Iran’s Islamic leaders, faced with an August 31 United Nations deadline to give up their nuclear program, came back nine days early with a dodge. Tehran insists on its right to develop nuclear power — for peaceful purposes, the mullahs artfully say — but it wants to continue talking about ways of making its plans acceptable to the U.N. and the West.
America’s initial response is, as the mullahs hoped, to take Iran’s dodge as a “no” and to push for sanctions. Nothing could be better from the mullahs’ point of view. At the very least, they think, Washington will succeed in uniting its partners, the Five Plus One — the five permanent members of the Security Council plus Germany — around a mild sanctions regime that leaves Iran relatively unharmed and turns it into a martyr in the broader Islamic world and beyond. More likely, America will press hard for a harsh response, alienating Russia and China. Iran then moves from a position of isolation into a bipolar confrontation: America and its allies on one side, Iran and its allies on the other. At best, from Tehran’s point of view, America will go for an all-out confrontation, compounding its Iraqi misadventure, and end up standing alone against the world.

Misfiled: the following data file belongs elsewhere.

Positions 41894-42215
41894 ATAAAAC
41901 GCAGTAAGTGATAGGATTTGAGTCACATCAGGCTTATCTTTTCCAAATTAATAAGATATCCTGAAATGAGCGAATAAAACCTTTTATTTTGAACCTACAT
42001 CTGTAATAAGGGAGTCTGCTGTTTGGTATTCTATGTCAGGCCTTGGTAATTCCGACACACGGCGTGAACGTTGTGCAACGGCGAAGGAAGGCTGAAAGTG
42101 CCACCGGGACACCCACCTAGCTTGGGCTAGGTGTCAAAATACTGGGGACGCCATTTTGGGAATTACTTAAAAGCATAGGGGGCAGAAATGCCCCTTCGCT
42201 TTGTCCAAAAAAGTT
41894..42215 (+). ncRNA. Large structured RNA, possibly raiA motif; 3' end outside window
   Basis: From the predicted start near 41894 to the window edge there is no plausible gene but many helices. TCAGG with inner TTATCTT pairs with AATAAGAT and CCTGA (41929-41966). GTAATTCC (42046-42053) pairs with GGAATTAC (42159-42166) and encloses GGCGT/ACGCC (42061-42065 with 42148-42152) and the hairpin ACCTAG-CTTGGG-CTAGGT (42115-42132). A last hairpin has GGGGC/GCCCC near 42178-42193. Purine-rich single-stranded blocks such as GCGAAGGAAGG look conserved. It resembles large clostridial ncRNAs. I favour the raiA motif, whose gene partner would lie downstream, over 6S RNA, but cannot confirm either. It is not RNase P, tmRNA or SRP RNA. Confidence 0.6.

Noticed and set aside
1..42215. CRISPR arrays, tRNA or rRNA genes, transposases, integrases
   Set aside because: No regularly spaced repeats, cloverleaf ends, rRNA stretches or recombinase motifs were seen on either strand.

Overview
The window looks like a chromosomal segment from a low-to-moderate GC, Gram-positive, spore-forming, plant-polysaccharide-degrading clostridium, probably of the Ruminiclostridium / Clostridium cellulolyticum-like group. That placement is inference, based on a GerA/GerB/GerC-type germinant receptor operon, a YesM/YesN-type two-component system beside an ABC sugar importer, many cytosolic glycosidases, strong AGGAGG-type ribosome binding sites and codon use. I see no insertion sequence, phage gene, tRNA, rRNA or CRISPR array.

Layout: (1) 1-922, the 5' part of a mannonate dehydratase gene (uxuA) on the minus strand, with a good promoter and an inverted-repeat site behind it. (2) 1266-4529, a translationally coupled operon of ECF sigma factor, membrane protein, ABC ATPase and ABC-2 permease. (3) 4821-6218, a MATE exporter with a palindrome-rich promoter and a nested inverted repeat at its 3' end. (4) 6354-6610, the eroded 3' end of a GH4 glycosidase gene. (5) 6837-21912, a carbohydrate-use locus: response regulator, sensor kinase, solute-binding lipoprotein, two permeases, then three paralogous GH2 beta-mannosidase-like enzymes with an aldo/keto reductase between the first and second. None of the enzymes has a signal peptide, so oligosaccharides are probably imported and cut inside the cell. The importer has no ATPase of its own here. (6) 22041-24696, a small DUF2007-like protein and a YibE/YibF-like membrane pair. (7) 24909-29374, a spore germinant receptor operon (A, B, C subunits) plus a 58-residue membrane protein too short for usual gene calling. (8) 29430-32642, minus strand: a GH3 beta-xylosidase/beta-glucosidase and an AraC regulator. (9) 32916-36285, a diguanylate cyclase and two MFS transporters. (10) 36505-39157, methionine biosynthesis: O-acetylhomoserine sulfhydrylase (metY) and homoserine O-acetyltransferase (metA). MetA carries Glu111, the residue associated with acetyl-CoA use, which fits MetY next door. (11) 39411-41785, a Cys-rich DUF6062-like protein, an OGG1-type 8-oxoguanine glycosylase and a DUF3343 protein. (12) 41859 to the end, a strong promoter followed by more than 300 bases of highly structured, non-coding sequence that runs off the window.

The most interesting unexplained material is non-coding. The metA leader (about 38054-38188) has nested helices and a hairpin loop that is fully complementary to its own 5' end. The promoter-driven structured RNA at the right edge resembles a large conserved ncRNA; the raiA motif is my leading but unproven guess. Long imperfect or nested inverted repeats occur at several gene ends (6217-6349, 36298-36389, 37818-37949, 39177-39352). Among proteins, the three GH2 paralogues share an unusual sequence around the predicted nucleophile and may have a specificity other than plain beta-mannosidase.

Tehran’s reply proves once again that too many Americans don’t understand what we’re up against in Iran. We think we’re going head to head on a football field, while they’re playing chess.